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Sunday, August 28, 2016
- Two initiatives of the administration of President Mauricio Funes in El Salvador, aimed at increasing competition in the pharmaceutical industry in order to bring down the cost of medicines, are being fought by the opposition in Congress.
Lawmakers from the rightwing Nationalist Republican Alliance (ARENA), which governed El Salvador from 1989 to 2009, presented a draft resolution to modify article 14 of the Health Code, to make it clear that the Health Ministry and the Salvadoran Institute of Social Security (ISSS) must purchase only medicines that are registered in the country.
In October, the Health Ministry invited tenders from national and international companies for the procurement of 27 million dollars’ worth of medicines, with a novel twist: international companies were not required to have registered their products with the Higher Council on Public Health (CSSP).
The CSSP, a state body in which associations of healthcare professionals participate through oversight committees, is in charge of authorising the use and sale of medicines in the country. The left-wing government and activists claim that it has been controlled by the pharmaceutical industry for decades.
According to these claims, the CSSP is an interested party because companies exercise influence within the Council to manipulate quality controls and secure registration for their products.
“Because of the influence they have on the CSSP, companies determine quality controls, and manipulate the register themselves,” Margarita Posada, head of the Citizens’ Alliance Against Privatisation of Healthcare, told IPS.
The governing Farabundi Martí National Liberation Front (FMLN) criticised the move by ARENA and other conservative parties and said it was evidence that the right wants to extend the privileges enjoyed by the pharmaceutical industry.
The largest importer and vendor of medicines in the country is Droguería Santa Lucía, owned by former president Alfredo Cristiani (1989-1994), the first ARENA president and today the head of the party.
The market for medicines in the private sector is worth 190 million dollars a year, with 87 percent of market share going to foreign companies that have registered their products, according to El Salvador’s Association of Pharmaceutical Companies (INQUIFAR).
The public sector market, worth some 23 million dollars, is shared equally between national and foreign companies, according to INQUIFAR. Nearly 66 percent of the population receive healthcare from facilities run by the Health Ministry and the ISSS.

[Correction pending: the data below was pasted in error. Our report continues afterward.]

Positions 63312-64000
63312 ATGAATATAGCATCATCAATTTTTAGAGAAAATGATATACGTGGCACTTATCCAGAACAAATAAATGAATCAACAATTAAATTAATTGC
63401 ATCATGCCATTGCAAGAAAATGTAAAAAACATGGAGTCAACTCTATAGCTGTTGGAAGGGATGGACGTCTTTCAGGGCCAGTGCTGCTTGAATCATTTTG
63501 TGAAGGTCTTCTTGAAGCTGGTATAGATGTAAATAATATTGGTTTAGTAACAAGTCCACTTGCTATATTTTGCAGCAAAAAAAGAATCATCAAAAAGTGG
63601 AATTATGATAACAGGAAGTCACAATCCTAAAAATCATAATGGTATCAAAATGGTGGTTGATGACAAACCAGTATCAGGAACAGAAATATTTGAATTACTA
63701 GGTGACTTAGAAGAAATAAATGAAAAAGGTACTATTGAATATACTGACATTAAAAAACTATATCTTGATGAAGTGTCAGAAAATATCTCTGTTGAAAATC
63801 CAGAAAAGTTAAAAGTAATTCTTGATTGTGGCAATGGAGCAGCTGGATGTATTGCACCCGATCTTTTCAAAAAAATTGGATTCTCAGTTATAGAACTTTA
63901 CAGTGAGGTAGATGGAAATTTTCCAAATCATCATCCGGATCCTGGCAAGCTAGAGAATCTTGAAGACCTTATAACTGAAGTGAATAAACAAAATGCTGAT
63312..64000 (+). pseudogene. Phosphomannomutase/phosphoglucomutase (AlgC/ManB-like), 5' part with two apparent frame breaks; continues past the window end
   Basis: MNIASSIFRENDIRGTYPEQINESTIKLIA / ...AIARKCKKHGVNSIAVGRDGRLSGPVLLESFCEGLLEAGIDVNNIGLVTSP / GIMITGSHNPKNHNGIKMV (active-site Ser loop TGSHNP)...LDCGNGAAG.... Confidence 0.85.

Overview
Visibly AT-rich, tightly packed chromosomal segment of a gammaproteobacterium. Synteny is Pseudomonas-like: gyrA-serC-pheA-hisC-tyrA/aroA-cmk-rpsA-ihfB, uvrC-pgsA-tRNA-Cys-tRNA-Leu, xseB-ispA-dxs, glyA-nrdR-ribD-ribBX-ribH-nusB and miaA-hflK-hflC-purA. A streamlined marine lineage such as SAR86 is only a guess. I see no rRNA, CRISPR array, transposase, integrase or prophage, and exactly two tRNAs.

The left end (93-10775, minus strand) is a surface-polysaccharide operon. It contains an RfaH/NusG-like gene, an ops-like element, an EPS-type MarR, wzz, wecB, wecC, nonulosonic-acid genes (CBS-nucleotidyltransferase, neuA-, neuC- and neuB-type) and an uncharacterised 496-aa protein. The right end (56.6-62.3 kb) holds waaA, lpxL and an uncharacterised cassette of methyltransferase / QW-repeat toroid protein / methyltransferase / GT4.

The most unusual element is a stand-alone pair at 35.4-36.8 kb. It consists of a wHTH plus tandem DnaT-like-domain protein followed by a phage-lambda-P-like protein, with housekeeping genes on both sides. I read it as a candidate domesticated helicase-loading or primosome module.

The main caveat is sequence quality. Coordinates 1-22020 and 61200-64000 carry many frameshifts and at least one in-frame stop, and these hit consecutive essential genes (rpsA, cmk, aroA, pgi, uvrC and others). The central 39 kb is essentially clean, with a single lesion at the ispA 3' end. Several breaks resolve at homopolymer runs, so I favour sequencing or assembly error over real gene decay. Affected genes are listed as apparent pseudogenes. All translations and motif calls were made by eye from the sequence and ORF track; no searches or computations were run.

Because of the alleged private sector influence peddling at the CSSP, the government wants to obviate the need for foreign companies to register their products with the CSSP in order to tender for the medicines contract.
The authorities have invoked clauses from the Dominican Republic-Central America-United States Free Trade Agreement (DR-CAFTA) to defend the legality of their tendering process.
“The treaty is law in this country, and it gives us the tools to eliminate barriers to free competition in the matter of bidding for state medicine contracts in a public tendering process,” Health Minister María Isabel Rodríguez said in a communiqué.
Rodríguez quoted an August 2008 resolution by the Competition Regulation Agency, which stated that obstacles to the full development of competition had been identified in the pharmaceutical sector.
Under the new rules, although the medicines would not have to be registered locally, they would be expected to have sale certificates approved by the World Health Organisation (WHO).
Carmen Estela Pérez, the head of INQUIFAR, said the government’s plan is in breach of constitutional principles, because national legislation stipulates that medicines must be registered locally. Furthermore, she argued, medicines are manufactured according to the climate of the areas where they are to be used.
“We see this as a campaign against the local pharmaceutical industry and in favour of foreign companies,” Pérez told IPS. She mentioned in particular the group of countries making up the Bolivarian Alternative for the Peoples of Our Americas (ALBA).
In 2009, ALBA launched the Supranational Medicine Regulation Centre (ALBAMED) project, involving Bolivia, Cuba, Nicaragua and Venezuela, aimed at selling medicines at lower cost.
The National Association of Private Enterprise (ANEP) is also opposed to the government proposal for a more inclusive tendering process.
The opposition parties are also fighting the Medicines Bill, sent to Congress by the government in February, which seeks to transfer the registration of medicines to the Health Ministry. The authorities point out that El Salvador is the only country in the world where the Health Ministry does not control registration.
The bill, blocked by rightwing parties, also seeks to break the industry’s control of pricing by transferring it to the state.
The WHO states that local prices of drugs should not exceed five times the international reference price.
But in El Salvador such medicines are sold to the public at 52 times the reference price, according to the 2006 report “Disponibilidad y precio de medicamentos esenciales en El Salvador” (Availability and Prices of Essential Medicines in El Salvador), the results of which are still pertinent today, the authorities say.